She breaks her pencil, and he quickly hands her a marker so she can continue writing. She's scribbling like a maniac. "Success?" he says, and she says no, but she's close. He tells her that he's sure she'll get it, any day now.
He checks his watch. Ten seconds left. He gives her a kiss on the back of her head -- and then she's gone. Her books and blackboard are gone from the dining room, replaced with a computer and doo-hickeys. There's also a wheelchair in there. The rest of the house is covered in empty dishes, pill bottles. Raymond doesn't appear surprised by this in the least, and he heads back into the kitchen, and we can see his wife, motionless in a chair in a sitting room off the other side of the kitchen. He brings her tea and cookies. She sits there, absentmindedly rubbing a pencil and staring into space. Come to think of it, she doesn't seem too different from Stephen Root's Office Space character.
"Kate," he says quietly. She turns to him, startled. "Would you like some tea?" he asks, and she stares at him, frightened. "Who are you?" she says, and he says, "I'm Raymond, sweetheart. I'm Raymond." He reaches out to stroke her face, and she recoils at his touch. She doesn't know him at all.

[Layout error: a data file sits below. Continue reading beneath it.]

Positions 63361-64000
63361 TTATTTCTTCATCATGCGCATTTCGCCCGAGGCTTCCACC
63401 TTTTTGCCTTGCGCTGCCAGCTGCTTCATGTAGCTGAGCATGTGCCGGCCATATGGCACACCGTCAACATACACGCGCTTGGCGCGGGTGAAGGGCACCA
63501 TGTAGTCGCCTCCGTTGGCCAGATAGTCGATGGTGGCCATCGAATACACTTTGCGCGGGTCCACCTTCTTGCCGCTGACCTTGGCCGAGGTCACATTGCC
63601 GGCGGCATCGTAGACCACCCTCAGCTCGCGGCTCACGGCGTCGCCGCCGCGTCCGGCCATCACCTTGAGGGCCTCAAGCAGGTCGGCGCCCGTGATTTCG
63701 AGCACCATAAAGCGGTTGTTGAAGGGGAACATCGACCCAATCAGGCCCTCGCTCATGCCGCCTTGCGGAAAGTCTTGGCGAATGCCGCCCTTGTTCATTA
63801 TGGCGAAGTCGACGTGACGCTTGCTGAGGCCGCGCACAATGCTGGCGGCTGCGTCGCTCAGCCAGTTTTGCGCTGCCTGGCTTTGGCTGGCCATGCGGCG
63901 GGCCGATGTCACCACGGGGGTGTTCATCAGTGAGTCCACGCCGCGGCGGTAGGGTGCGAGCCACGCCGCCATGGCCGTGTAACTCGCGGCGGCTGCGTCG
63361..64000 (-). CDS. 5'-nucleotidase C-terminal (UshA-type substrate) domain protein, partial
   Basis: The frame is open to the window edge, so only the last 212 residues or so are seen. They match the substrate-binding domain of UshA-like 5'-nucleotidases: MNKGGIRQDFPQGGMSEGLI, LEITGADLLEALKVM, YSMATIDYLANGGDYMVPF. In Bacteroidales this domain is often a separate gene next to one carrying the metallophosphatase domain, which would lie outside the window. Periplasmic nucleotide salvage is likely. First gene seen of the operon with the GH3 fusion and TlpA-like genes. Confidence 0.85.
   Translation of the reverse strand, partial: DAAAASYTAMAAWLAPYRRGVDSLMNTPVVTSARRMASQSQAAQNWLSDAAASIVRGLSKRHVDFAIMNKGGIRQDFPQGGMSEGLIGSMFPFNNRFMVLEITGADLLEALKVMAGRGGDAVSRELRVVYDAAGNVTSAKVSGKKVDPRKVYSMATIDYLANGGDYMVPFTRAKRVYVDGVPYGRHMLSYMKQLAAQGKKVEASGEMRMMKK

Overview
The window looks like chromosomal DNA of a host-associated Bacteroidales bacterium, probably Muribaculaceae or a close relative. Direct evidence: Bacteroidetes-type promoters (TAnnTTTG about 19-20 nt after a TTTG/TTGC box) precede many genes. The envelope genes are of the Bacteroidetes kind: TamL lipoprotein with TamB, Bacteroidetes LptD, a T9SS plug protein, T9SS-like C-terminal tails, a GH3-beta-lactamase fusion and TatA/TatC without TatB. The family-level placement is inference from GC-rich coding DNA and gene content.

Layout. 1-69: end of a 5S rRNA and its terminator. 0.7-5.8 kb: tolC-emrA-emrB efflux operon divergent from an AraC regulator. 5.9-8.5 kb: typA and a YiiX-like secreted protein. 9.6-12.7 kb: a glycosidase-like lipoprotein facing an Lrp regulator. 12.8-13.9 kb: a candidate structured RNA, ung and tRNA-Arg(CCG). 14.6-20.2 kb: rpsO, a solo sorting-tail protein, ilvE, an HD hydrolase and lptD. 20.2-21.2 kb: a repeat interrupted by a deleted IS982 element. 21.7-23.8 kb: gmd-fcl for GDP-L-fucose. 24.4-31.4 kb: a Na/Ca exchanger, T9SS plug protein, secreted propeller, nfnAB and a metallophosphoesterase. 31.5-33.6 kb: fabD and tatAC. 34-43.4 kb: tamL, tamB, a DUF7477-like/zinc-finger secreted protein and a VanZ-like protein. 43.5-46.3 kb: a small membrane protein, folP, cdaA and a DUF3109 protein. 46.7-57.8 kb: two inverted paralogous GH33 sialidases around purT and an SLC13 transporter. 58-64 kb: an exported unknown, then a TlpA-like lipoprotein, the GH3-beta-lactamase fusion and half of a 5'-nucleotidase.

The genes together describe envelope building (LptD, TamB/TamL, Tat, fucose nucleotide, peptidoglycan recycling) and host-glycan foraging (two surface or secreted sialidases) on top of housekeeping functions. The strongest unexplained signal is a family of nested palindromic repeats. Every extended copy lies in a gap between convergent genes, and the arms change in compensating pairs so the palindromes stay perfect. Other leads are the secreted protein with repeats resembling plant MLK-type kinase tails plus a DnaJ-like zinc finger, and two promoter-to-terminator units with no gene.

Back to the lab, where the "time" music theme continues. Walter's sitting there, headphones on, listening to Styx's "Too Much Time on My Hands" while Olivia and Peter work on the problem. Olivia wonders why anyone would develop technology that would cause time collisions, which A) ignores the possibility that it's accidental and B) is not really something Olivia would ask given everything that she's seen in her years in Fringe division. Peter just pointedly asks why Oppenheimer would invent the bomb, not that he knows this is some sort of weapon.
He marks the locations of the fire and the train on the map, saying that if they can find some sort of pattern, maybe they could find the source, but Olivia adds that two points isn't much to go on.
Luckily, Lincoln Lee is getting off the phone with two new reports: a perfect circle of trees appearing in a parking garage in Chestnut Hill, and an open pit of rotting garbage appearing on the eighth hole of a golf course that was built on top of a landfill four years ago.
Even with those marks plotted, it still looks really random to Peter, and suddenly Walter's had enough of the imbeciles trying to figure it out, like so many chimps poking at a desktop computer. He whips off his headphones and announces he's ready to present a theory. He grabs the marker and starts writing: "Snails! Nautilus shells. Ram's horns. These all have on thing in common: Fibonacci's golden spiral."